Fela’s nationalistic outlook is, therefore, a true reflection of the nature of Lagos. Lagos is home to all. Subsequent administrations in the State, especially since the dawn of current political dispensation, have gone to limitless length to preserve the multi-ethnic status of Lagos. Indeed, the peace the State has enjoyed over the years is a manifestation of unrelenting efforts of the State government in accommodating various interest groups in the state.

Lagos is the home of rhythm. Indeed, it is from Lagos that the nation gets its groove. It is in Lagos that Fela invented the now famous Afro beat. That is Lagos for you. Many artistes have found in Lagos a place where the beats never die. In Lagos, the beat goes on. While other cities go to sleep, Lagos doesn’t because the beat must go on. For years, using Lagos as a springboard, Fela dazzled the world with his unique kind of beat. Though he died 20 years ago, the beat outlives him.

Lagos is truly the home of rhythmic splendor. The late Boby Benson, Victor Ola Iya, late Fatai Rolling Dollar, late Ayinla Omowura, Ebenezer Obey, King Sunny Ade, Onyeka Onwenu, Jide Obi, Chris Okotie, The Mandators, Daddy Showky, Sir Shina Peters and a host of other top artistes have discovered the nexus between Lagos and rhythm. It is in Lagos that they all had the opportunity to showcase their musical dexterity. Lagos gave them the platform. They enthusiastically grabbed it and in return, Lagos happily wriggles to their beats.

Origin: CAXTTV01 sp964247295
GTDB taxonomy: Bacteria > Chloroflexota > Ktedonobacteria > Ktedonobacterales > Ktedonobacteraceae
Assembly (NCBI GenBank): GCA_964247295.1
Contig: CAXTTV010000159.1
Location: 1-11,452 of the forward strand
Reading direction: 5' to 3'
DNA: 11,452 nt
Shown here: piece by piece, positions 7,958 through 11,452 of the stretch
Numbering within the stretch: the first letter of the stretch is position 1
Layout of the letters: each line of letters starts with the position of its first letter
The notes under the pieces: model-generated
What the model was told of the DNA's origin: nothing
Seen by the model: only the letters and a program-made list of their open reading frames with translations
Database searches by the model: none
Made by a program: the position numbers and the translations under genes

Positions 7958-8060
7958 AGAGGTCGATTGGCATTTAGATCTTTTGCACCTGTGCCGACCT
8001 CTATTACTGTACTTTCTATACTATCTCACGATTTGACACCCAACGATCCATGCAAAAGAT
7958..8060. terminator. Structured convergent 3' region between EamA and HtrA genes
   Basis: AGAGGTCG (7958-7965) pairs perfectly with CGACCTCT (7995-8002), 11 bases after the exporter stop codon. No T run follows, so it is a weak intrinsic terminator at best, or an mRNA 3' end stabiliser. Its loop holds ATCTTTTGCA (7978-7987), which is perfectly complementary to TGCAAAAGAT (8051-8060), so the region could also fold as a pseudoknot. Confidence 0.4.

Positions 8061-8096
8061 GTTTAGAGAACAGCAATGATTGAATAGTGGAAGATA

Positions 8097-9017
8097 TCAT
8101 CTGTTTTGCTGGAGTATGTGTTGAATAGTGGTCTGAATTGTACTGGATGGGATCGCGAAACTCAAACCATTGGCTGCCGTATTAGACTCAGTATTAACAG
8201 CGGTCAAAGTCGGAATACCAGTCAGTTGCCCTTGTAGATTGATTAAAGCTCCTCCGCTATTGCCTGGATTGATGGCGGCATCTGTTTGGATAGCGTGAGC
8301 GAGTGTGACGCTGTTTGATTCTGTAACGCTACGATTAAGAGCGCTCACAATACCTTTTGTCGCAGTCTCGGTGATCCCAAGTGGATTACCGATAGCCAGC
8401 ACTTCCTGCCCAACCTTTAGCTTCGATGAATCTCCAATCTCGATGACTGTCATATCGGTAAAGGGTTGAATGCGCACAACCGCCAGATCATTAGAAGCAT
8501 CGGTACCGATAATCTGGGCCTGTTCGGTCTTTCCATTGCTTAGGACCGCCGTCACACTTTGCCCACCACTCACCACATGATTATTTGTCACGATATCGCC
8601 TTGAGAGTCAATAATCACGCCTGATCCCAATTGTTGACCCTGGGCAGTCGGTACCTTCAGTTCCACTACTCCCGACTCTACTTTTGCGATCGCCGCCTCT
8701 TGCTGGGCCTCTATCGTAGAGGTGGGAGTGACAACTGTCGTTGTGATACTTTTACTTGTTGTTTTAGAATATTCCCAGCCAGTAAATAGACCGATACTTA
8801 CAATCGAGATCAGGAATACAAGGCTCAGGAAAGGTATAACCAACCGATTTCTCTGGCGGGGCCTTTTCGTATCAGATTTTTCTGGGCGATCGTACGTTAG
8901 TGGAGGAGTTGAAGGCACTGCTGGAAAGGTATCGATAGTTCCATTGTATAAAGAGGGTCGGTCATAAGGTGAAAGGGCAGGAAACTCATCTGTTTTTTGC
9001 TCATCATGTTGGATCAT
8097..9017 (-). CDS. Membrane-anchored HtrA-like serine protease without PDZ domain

It is hoped that in years to come Lagos will help engender more beautiful rhythm. Meanwhile, for Fela and others, Lagos says: Let the music play on.

Ogunbiyi is of the Ministry of Information & Strategy, Alausa, Ikeja, Lagos

This piece was written by Tayo Ogunbiyi. The views and opinions expressed here are those of the author and do not necessarily reflect the official policy or position of 360Nobs.com.